Kane then approached Employees Life Company (Employees), an insurance company to which he was apparently indebted, and offered to sell 2601 North University Drive to it for $285,000. Employees conditioned the purchase upon Kane procuring from Drs. Dietz and Carlson a lease extension. Thereafter, Kane negotiated a lease extension with Drs. Dietz and Carlson as well as a purchase agreement proposal. The purchase agreement proposed that Kane would sell the property to Employees who in turn would agree to give the doctors a purchase agreement and financing for the property to be executed within the next twelve months. The terms of the option as negotiated by Kane allowed Drs. Dietz and Carlson to purchase the property for the same price at which it was to be purchased by Employees and pursuant to specific financing terms offered by Employees. Employees would sell the property to the doctors following a payment plan of $5,000 due at the time of the purchase of the property, at least 25% of the purchase price due in one year, and 75% of the purchase price financed as a mortgage at 11% with a 20-year amortization schedule and a 10-year balloon payment.
In December 1988, Kane gave a warranty deed to the property at 2601 North University to Employees in return for $285,000. On the same day, Drs. Dietz and Carlson entered into a Contract for Deed with Employees for the purchase of the property with a down payment of $5,000. The doctors and Employees subsequently cancelled their lease agreement and thereafter Employees transferred title to the property via a warranty deed to the doctors in 1989.
Coldwell commenced this action alleging, among other things, that as the "procuring cause" of the lease which lead to the sale, Coldwell was contractually entitled to a commission on the sale of the building to Drs. Dietz and Carlson. The district court concluded that Coldwell was the procuring cause of the sale and ordered Kane to pay to Coldwell the agreed upon commission.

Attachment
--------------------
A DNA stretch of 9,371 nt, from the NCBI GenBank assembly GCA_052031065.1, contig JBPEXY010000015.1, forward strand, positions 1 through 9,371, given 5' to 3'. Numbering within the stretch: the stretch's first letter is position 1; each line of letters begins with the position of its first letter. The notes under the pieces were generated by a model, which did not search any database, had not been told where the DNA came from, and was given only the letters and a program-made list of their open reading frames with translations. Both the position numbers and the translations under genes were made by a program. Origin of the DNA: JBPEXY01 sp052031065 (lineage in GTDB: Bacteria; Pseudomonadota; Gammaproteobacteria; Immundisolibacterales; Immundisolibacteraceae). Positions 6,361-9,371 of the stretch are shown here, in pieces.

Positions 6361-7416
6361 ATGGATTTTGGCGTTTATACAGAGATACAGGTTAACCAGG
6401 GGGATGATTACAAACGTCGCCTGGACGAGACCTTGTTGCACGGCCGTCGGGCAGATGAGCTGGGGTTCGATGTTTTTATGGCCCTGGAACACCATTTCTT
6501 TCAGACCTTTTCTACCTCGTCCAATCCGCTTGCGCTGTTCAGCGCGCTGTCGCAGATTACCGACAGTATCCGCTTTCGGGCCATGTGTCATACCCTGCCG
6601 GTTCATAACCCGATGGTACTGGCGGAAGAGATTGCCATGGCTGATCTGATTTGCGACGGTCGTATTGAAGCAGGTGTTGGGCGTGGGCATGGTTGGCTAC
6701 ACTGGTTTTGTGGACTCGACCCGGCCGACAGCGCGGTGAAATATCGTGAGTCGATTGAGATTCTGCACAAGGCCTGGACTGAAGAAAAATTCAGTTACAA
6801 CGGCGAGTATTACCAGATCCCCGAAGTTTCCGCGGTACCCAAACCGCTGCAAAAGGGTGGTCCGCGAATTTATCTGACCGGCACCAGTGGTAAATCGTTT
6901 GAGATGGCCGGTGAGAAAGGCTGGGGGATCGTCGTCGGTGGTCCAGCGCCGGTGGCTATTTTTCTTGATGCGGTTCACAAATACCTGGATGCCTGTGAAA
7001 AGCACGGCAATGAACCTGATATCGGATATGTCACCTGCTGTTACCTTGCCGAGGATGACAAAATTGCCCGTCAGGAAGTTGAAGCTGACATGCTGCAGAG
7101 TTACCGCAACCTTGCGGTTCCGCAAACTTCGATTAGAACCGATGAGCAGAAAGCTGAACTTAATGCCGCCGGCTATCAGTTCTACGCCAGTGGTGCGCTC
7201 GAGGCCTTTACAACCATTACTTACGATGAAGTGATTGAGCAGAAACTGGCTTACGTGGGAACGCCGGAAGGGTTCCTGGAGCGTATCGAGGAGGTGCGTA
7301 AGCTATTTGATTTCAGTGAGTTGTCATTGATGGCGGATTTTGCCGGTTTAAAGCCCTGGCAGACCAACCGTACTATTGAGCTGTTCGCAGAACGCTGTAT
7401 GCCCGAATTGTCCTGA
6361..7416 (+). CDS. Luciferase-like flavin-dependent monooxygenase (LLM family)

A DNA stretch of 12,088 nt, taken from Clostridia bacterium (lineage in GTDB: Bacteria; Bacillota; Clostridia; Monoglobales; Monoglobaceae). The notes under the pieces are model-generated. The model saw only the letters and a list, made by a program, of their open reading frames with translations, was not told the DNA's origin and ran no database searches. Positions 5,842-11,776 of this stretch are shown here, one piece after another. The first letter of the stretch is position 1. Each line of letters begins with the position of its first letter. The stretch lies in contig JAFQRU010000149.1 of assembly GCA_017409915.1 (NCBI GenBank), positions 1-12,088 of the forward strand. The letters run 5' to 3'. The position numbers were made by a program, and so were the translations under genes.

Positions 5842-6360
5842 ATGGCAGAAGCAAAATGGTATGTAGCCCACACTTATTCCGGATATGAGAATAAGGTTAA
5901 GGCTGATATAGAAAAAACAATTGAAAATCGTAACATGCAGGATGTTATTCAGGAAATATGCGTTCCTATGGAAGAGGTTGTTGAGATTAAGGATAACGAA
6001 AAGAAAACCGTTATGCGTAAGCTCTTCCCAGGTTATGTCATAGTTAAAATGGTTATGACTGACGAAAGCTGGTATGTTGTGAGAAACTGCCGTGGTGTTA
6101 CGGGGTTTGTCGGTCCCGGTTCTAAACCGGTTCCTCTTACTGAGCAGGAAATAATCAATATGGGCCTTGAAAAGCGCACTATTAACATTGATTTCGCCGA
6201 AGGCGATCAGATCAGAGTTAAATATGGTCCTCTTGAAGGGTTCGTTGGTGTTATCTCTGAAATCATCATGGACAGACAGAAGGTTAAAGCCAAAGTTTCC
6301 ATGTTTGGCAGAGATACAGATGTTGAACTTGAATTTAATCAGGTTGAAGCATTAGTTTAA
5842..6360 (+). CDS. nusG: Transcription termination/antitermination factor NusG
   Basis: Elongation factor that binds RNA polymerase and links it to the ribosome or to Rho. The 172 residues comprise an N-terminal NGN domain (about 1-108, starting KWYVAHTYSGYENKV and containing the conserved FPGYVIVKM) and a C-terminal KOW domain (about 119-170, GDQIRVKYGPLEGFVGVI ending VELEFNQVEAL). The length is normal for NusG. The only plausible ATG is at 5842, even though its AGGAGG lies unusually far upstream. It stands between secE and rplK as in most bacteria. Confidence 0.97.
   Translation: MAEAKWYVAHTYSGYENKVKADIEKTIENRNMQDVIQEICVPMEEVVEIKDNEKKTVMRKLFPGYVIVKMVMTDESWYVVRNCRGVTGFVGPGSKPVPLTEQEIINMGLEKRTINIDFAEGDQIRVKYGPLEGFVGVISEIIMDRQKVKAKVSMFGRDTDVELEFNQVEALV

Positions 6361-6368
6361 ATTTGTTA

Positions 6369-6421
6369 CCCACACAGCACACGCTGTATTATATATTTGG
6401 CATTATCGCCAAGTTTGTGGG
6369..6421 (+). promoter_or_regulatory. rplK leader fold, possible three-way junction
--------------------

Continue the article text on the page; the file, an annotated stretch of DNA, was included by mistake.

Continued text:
The Broker/Seller Relationship
Coldwell is a licensed real estate broker under the laws of the State of North Dakota. A real estate broker is one who "for another, for a fee, commission, salary, or other consideration, or with the intention or expectation of receiving or collecting such compensation from another, engages in or offers or attempts to engage in, either directly or indirectly by a continuing course of conduct or by a single act or transaction," such acts as listing, selling, leasing, advertising, or other actions in relation to real estate. NDCC § 43-23-06.1(5). Implicit in such a description is an underlying contractual relationship between the respective broker and seller. A listing contract or authorization to sell agreement is basically an employment contract or a creation of an agency relationship. Different principles of law may apply to this contract depending on the contents and nature of the contract. Kruger v. Soreide, 246 N.W.2d 764 (N.D. 1976).
A contract--an agreement to do or not to do a certain thing--is the basis of one or more obligations upon the contracting party or parties. NDCC §§ 9-01-01, 9-01-05. A determination of these obligations requires interpreting the language of the contract. id. The language of the contract governs its interpretation if the language is clear and explicit. NDCC § 9-07-02. If the parties' intentions in a written contract can be ascertained from the writing alone, the interpretation of the contract is a question of law for the court to decide. Tallackson Potato Co., Inc. v. MTK Potato Co., 278 N.W.2d 417 (N.D. 1979). The language underlying the Kane/Coldwell employment contract afforded Coldwell the opportunity to procure a lessee or buyer of the property in question. If such a procurement took place before the contract's expiration, Coldwell was to receive a commission. This language is clear and explicit.